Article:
'I Cannot Figure Why God Would Decide That Esau is Destined to Hell No Matter What...?'


Whoa there! Whoa there!

It sounds to me that you have been influenced by some of the worst imbalances to be found in certain areas of Calvinism (or, more likely, Hypercalvinism). The truth is, the Bible nowhere states that Esau is 'destined' for Hell; in fact, apart from the 'beast' and the 'false prophet', the Bible never mentions certain specific people who are going to Hell (although it lists very many who are clearly saved!)

Let us look at the Scripture which has been so sadly misrepresented:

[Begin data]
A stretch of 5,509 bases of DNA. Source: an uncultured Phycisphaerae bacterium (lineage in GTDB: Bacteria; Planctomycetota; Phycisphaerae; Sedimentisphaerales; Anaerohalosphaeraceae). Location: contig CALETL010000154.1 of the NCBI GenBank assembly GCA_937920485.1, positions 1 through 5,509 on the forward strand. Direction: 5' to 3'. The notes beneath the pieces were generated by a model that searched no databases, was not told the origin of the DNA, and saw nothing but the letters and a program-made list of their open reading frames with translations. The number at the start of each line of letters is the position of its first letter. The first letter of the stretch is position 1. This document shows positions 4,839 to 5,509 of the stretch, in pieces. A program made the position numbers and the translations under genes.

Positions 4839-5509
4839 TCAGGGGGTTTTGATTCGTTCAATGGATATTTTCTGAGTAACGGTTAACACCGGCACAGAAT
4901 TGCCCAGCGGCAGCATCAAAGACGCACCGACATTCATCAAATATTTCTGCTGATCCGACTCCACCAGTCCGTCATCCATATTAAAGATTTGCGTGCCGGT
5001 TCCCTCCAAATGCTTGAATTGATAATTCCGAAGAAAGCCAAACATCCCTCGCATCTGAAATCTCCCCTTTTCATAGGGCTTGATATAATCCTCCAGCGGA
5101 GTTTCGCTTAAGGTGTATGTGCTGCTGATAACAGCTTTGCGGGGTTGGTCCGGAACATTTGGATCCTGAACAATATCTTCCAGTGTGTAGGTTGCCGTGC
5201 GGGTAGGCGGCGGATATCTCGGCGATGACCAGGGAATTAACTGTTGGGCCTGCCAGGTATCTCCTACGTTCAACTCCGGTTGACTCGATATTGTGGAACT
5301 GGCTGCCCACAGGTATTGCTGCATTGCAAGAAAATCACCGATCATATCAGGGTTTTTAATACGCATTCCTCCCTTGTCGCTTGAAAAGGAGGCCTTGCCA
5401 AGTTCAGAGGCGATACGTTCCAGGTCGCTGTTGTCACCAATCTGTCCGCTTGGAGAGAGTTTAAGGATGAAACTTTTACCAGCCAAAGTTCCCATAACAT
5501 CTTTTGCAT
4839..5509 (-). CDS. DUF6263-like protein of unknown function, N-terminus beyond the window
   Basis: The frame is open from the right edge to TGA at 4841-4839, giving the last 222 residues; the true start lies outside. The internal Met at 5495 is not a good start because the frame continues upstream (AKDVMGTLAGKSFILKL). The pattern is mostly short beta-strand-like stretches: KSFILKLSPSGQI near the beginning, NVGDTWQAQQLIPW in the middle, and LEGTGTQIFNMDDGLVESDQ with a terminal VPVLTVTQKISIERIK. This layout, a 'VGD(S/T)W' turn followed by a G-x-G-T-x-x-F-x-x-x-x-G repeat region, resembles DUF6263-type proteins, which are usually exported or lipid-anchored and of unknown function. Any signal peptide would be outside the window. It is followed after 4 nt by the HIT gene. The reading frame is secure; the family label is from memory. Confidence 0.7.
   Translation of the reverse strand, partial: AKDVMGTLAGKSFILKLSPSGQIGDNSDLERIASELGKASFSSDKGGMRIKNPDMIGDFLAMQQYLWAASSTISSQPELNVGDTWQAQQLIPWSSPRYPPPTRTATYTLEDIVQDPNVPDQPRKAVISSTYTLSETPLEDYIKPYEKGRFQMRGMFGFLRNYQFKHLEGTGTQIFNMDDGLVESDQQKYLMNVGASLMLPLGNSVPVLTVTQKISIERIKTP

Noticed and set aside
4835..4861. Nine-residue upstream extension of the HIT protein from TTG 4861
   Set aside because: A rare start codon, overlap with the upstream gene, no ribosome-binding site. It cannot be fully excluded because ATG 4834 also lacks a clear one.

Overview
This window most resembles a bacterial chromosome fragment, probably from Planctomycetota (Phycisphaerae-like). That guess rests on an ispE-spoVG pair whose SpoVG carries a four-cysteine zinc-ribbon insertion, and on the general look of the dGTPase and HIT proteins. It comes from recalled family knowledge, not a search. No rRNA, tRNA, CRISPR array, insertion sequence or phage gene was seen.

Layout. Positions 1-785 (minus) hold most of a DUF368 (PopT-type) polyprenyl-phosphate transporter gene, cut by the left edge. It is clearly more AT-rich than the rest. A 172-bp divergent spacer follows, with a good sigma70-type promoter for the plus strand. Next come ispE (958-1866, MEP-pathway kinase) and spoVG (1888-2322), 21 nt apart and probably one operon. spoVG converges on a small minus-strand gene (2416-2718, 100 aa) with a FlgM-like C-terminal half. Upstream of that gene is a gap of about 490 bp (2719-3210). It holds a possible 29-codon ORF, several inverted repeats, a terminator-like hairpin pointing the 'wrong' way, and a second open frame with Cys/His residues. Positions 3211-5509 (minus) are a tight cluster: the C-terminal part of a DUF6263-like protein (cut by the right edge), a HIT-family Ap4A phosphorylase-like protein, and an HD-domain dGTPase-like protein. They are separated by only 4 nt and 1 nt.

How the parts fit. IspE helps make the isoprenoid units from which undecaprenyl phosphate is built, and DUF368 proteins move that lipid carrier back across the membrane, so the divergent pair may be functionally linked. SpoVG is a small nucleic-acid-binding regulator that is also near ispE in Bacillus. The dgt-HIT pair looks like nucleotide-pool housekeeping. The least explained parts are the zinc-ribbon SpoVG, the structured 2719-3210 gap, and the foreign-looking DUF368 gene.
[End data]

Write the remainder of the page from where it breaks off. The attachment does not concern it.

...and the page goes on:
We are looking at Romans 9 and I might suggest that the reader reads the whole chapter – without any doctrinal pre-suppositions! Just read the chapter. I am here going to quote from an article I wrote around one year ago since it covers some of the ground we need to look at:

Here Paul is clearly discussing what some have sneeringly called 'Replacement Theology'- Christians now become the true heirs of Abraham and the true people of God. We are spiritual Israelites. Even as a passionate Benjaminite, Paul cheerfully upholds this great truth.
Here we read of God's choice in how He uses people to fulfil His mighty purposes upon earth; He is never dependent on any real or imagined merits of the people He uses. God chose Jacob above Esau for a specific purpose; He is utterly sovereign. By the way, salvation and heaven and hell are not being discussed here. Please note the context: it is this present life and world and how a sovereign God decides to use people to fulfil His purposes upon earth which is under discussion.
So is God unfair in how He may use people upon this earth?